Pollen source effects

In cleistogamous plants, reproduction via CL seeds has several advantages including reproductive reliability (i.e., the ability to set seed under adverse environmental conditions), reduced energetic cost, greater fertility and the purging of deleterious alleles (but Muller's ratchet and mutational meltdown are also possible scenarios). Therefore, the maintenance of costly CH flowers remains one of the great unanswered questions in Evolutionary Biology [2,8]. Theoretical models of the evolution of selfing predicts that inbreeding depression must be as high as or greater than 50% to prevent selfing from evolving to fixation [1,44]. Inbreeding depression as detected in this study is in general lower than 50% (see Table 4), even in stressful shaded environments. However, the level of inbreeding depression seen in R. nudiflora is also among of the highest reported for a cleistogamous plant. Previous studies on cleistogamous species estimated that inbreeding depression ranges from -97% (Viola canadensis [16]) to 43% (V. septembola [17]), when accounting for flower type. Inbreeding depression seen in R. nudiflora could not alone counterbalance the trend to selfing fixation due to the reproductive advantages of CL in this plant species; therefore, other aspects not evaluated in this or other studies may play a complementary role for the maintenance of CH flowers.

Shading represents a suboptimal condition for R. nudiflora as suggested by the strong and negative effect of shade on flower production (see Table 3). While the effect of shading did not interact with pollination treatment (see Table 1), some interesting patterns emerged when pollination treatment was broken down into pollen source and flower type effects (see Table 4). Under shaded conditions, inbreeding depression for cumulative fitness increased 35% relative to plants in the open. This finding agrees with the view that inbreeding depression increases under harsher conditions [27,28]. Only a couple of previous studies have properly addressed inbreeding depression in different environments for cleistogamous plants, and the few studies available have reported contradictory results [17,29]. Inbreeding depression only varied slightly (∆ 3%) in V. pumilla or went from negative to slightly positive (14%) in V. stagnina under harsher (sterilized soil) vs. more benign (unsterilized soil) conditions [29]. Viola septembola exhibited the opposite pattern to that seen in R. nudiflora, with greater inbreeding depression (40%) under benign (i.e., greenhouse) compared to (25%) the more stressful conditions in the field [17]. Given that studies are very scarce so far, and the fact that all of the previous studies have been conducted on Viola species, no pattern can be depicted at present regarding inbreeding depression or the influence of the environment on it, in cleistogamous species.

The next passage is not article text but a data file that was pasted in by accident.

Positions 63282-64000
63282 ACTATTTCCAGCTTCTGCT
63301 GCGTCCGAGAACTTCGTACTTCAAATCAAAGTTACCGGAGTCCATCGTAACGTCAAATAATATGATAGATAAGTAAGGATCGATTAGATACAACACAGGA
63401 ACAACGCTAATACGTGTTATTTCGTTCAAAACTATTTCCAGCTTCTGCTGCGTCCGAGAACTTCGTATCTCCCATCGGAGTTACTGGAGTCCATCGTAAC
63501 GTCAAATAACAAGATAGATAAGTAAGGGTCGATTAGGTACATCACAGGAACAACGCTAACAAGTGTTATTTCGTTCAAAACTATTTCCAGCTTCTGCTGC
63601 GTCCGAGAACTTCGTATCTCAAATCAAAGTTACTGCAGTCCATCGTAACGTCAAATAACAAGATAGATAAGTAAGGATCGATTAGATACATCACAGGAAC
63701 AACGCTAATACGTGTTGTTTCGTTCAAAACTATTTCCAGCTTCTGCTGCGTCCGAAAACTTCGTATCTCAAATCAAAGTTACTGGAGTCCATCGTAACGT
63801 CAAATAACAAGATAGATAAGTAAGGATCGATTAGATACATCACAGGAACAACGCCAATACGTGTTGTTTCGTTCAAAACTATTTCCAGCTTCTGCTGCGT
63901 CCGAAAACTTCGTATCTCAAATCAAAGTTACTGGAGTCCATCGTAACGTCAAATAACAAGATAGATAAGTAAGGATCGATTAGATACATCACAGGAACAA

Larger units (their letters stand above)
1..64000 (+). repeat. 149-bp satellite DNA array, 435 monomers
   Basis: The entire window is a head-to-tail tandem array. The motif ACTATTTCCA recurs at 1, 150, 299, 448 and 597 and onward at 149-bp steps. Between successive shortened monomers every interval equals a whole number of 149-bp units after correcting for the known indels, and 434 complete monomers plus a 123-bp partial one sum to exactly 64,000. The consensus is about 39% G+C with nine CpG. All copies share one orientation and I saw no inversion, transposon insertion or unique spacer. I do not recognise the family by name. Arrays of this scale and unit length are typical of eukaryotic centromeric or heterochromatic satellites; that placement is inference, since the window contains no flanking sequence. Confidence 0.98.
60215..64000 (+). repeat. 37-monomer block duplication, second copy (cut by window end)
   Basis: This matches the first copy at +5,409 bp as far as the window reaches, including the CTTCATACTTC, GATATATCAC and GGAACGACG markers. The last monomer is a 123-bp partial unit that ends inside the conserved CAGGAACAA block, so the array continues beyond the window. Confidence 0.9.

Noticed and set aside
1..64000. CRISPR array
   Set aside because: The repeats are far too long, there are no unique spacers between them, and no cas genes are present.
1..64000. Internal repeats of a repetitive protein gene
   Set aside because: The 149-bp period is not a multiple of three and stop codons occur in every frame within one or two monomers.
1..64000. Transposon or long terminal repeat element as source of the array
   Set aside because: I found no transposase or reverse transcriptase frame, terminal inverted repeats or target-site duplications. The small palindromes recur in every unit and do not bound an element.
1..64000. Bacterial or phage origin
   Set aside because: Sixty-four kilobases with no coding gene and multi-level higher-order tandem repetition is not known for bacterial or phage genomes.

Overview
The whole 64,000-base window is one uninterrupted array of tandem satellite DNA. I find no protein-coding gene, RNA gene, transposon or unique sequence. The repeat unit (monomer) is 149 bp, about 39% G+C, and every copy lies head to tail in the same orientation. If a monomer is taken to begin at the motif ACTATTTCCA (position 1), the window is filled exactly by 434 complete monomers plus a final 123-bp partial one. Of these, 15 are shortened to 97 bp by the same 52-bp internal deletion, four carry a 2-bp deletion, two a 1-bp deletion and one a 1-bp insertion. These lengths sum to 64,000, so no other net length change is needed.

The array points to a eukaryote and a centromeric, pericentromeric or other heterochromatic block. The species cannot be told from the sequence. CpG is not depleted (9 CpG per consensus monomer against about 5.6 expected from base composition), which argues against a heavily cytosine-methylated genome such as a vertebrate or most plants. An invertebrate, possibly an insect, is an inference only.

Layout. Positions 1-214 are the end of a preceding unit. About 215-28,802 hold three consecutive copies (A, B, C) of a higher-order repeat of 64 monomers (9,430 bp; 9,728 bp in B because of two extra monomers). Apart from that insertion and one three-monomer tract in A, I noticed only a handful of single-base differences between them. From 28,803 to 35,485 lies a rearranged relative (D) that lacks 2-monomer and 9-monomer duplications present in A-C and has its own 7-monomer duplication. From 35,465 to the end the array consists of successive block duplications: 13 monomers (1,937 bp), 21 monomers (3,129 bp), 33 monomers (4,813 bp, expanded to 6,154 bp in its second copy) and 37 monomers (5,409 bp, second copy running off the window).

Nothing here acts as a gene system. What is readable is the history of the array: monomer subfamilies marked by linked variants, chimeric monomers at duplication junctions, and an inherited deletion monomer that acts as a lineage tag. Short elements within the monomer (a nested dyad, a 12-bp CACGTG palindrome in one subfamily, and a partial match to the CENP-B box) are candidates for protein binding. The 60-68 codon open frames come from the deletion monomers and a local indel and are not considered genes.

Flower type effects

Considering that CH-S and CL progeny did not differ in hardly any of the performance indicators used in this study (see Table 2) and the fact that most of the flower type effect indexes were only slightly different from zero (see Table 4), we suggest that the effect of flower type on the performance and fitness of progeny is only minor in R. nudiflora. A noteworthy exception was the effect of flower type on cumulative fitness (14%), but only under shade cloth. This result may suggest that, as for the pollen source effect, the effect of flower type is reinforced under shaded conditions but only in a reduced number of variables. Therefore, the effects of pollen source and flower type are context-dependant in R. nudiflora.

Seed predation and maternal family effect